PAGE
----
Not a single North Texas store is running out of food. The only reason some shelves are empty is people taking more than they need.

No matter the grocery store you pick, it seems each one is full of shoppers and short on what you need.

“We found some paper towels,” said shopper Sherman Harris. “We haven’t found any toilet paper yet.”

Some shelves were cleared, despite stores setting limits on what each customer can buy.

Read more from FOX26…

Here’s why people are panic buying and stockpiling toilet paper to cope with coronavirus fears

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Photo: CNBC

Panic buying has been rife amid the global spread of the new coronavirus, with consumers around the world stockpiling goods like hand sanitizer, canned foods and toilet paper.

Psychologists spoke to CNBC to weigh in on why our brains push us to panic buy — even when authorities are assuring the public there’s no need to.

According to Paul Marsden, a consumer psychologist at the University of the Arts London, the short answer can be found in the psychology of “retail therapy” — where we buy to manage our emotional state.

Read more from CNBC…

Grapevine Water Report

Our Drinking Water Meets or Exceeds All Federal (EPA) Drinking Water Requirements

Goal_3Providing safe and reliable drinking water is our highest priority. We are proud to produce and deliver water that meets or exceeds state and federal standards. This report is a summary of the quality of the water we provide our customers. The analysis was made by using data from the most recent U.S. Environmental Protection Agency (EPA) required tests and is presented in the following pages. We hope this information helps you become more knowledgeable about what is in your drinking water.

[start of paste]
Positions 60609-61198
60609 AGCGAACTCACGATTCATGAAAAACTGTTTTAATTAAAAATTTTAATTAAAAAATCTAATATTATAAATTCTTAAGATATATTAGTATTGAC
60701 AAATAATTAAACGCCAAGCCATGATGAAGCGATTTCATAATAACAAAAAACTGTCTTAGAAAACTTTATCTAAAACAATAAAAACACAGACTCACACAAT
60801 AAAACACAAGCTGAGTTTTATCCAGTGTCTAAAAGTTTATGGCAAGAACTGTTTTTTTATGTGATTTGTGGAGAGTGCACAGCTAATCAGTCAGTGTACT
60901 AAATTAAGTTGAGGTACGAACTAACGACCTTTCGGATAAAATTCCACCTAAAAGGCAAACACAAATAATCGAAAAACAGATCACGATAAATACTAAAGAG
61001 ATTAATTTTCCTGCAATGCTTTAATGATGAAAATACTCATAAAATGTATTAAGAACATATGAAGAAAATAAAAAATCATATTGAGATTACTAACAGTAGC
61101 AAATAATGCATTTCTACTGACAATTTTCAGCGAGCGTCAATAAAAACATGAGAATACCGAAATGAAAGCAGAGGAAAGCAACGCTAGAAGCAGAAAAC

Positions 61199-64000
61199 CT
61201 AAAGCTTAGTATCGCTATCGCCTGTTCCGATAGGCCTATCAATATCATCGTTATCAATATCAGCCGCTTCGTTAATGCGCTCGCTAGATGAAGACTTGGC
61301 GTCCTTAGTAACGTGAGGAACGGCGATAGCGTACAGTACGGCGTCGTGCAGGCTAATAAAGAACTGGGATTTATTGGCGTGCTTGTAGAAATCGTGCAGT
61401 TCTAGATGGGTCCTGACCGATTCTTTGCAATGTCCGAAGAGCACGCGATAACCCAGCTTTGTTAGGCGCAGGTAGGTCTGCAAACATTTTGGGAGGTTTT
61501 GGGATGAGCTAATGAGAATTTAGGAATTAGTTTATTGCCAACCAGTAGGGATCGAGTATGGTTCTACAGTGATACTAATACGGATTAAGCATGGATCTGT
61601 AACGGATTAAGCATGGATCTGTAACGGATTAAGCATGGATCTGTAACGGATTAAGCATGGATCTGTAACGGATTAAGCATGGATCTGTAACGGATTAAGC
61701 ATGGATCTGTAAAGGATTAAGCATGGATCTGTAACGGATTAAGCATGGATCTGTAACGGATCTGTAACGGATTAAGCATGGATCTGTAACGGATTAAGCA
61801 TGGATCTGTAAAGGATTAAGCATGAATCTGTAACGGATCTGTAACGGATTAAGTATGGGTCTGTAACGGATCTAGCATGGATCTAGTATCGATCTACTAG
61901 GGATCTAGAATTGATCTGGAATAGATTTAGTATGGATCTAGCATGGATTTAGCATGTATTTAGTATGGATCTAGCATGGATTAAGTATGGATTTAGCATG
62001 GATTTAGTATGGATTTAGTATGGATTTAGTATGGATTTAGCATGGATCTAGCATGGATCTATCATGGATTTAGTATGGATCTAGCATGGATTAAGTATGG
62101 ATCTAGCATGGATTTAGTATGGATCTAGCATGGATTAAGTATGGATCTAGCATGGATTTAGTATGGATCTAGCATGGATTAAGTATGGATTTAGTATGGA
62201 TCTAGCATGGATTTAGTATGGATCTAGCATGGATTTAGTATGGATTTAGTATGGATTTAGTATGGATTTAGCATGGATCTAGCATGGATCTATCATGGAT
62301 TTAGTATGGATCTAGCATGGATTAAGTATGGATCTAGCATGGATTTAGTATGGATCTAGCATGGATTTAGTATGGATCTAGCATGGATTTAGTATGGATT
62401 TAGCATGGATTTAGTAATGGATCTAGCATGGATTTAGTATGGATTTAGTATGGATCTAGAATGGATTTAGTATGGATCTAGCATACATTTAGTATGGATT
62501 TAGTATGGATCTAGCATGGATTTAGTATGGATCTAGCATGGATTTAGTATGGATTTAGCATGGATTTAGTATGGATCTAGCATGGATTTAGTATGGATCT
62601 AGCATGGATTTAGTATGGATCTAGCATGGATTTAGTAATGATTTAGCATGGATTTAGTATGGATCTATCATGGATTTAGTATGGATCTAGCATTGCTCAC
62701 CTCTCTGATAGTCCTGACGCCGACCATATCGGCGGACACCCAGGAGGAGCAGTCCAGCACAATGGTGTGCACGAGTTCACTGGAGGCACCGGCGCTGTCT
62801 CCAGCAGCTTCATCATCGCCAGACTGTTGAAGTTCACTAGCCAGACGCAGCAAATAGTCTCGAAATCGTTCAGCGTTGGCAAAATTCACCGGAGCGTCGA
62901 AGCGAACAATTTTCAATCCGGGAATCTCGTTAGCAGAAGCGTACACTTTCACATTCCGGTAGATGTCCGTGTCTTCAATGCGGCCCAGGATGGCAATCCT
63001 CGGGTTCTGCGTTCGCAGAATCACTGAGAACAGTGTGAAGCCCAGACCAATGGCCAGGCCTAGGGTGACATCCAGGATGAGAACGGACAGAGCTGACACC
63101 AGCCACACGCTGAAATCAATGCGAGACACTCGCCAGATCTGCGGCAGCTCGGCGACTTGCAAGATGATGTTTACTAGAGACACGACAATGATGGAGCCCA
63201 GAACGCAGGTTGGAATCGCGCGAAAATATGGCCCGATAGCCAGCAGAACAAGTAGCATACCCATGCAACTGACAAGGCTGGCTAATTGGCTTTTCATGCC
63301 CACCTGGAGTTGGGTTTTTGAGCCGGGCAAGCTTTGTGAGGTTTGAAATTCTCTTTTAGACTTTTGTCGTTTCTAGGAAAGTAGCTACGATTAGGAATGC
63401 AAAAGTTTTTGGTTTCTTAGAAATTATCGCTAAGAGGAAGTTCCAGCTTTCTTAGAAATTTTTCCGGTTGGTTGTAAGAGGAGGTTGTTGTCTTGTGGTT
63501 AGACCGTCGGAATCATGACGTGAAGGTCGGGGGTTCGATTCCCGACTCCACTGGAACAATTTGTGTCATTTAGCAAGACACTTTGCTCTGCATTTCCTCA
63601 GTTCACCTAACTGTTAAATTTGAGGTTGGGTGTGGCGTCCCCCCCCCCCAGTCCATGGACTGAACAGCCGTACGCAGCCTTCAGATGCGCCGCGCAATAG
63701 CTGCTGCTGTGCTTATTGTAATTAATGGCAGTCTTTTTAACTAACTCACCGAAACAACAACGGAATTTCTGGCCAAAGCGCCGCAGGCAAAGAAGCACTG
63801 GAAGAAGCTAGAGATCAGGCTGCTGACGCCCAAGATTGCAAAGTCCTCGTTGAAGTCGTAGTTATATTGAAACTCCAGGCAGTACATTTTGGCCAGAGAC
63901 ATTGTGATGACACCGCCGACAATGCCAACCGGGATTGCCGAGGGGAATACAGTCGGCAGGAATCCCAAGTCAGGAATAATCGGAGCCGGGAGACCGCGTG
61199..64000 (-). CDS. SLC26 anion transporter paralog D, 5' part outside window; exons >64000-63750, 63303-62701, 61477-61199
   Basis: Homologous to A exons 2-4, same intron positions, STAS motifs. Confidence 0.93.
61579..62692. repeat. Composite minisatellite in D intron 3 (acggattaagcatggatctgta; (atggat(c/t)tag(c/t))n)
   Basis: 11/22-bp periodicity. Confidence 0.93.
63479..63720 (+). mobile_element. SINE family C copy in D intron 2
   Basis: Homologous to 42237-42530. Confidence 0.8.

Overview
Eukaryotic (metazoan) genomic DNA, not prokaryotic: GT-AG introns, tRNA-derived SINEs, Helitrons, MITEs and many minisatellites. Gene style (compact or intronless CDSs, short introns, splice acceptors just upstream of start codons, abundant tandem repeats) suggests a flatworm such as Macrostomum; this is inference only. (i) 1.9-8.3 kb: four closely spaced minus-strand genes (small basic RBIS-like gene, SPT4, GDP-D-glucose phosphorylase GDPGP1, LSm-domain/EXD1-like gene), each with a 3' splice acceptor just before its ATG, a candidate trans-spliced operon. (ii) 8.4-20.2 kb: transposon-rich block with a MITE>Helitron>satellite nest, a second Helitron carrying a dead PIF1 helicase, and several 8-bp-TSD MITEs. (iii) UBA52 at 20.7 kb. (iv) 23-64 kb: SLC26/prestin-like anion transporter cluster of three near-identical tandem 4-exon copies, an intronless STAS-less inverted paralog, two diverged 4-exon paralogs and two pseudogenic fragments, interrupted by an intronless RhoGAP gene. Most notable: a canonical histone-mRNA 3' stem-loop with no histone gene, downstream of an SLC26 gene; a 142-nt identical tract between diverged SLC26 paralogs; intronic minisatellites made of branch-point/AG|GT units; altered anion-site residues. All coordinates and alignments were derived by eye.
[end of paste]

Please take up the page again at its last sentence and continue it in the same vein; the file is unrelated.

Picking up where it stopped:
Special Notice for the Elderly, Infants, Cancer Patients, People with HIV/AIDS or Other Immune Problems:

You may be more vulnerable than the general population to certain microbial contaminants, such as Cryptosporidium, in drinking water. Infants, some elderly, or immunocompromised persons such as those undergoing chemotherapy for cancer; those who have undergone organ transplants; those who are undergoing treatment with steroids; and people with HIV/AIDS or other immune system disorders can be particularly at risk from infections. You should seek advice about drinking water from your physician or health care provider. Additional guidelines on appropriate means to lessen the risk of infection by Cryptosporidium are available from the Safe Drinking Water Hotline at 800.426.4791 or at http://www.epa.gov/safewater/

All Drinking Water May Contain Contaminants

Drinking water, including bottled water, may reasonably be expected to contain at least small amounts of some contaminants. The presence of these contaminants does not necessarily indicate that water poses a health risk. When drinking water meets federal standards, there may not be any health based benefits to purchasing bottled water or point of use devices. More information about contaminants and potential health effects may be obtained by calling EPA’s Safe Drinking Water Hotline at 800.426.4791 or at http://www.epa.gov/safewater/

Awards

The City of Grapevine received the EPA Award for Excellence in 1992, 1995, and 1998 for the best maintained and operated water system for Region VI for water systems of similar size. Region VI consists of Texas, New Mexico, Arkansas, Louisiana and Oklahoma. In 1991, 1998, 2001 and 2004, the City of Grapevine’s water was awarded the best tasting water award in North Central Texas, by the North Texas Laboratory Association. The City of Grapevine was awarded the best tasting water in Texas in March 2002. In 1994 and 2013, the Trinity River Authority water was awarded the best tasting water in North Central Texas by the North Texas Laboratory Association. The Trinity River Authority was awarded the best tasting water in Texas in March 2014.

Where do we get our drinking water?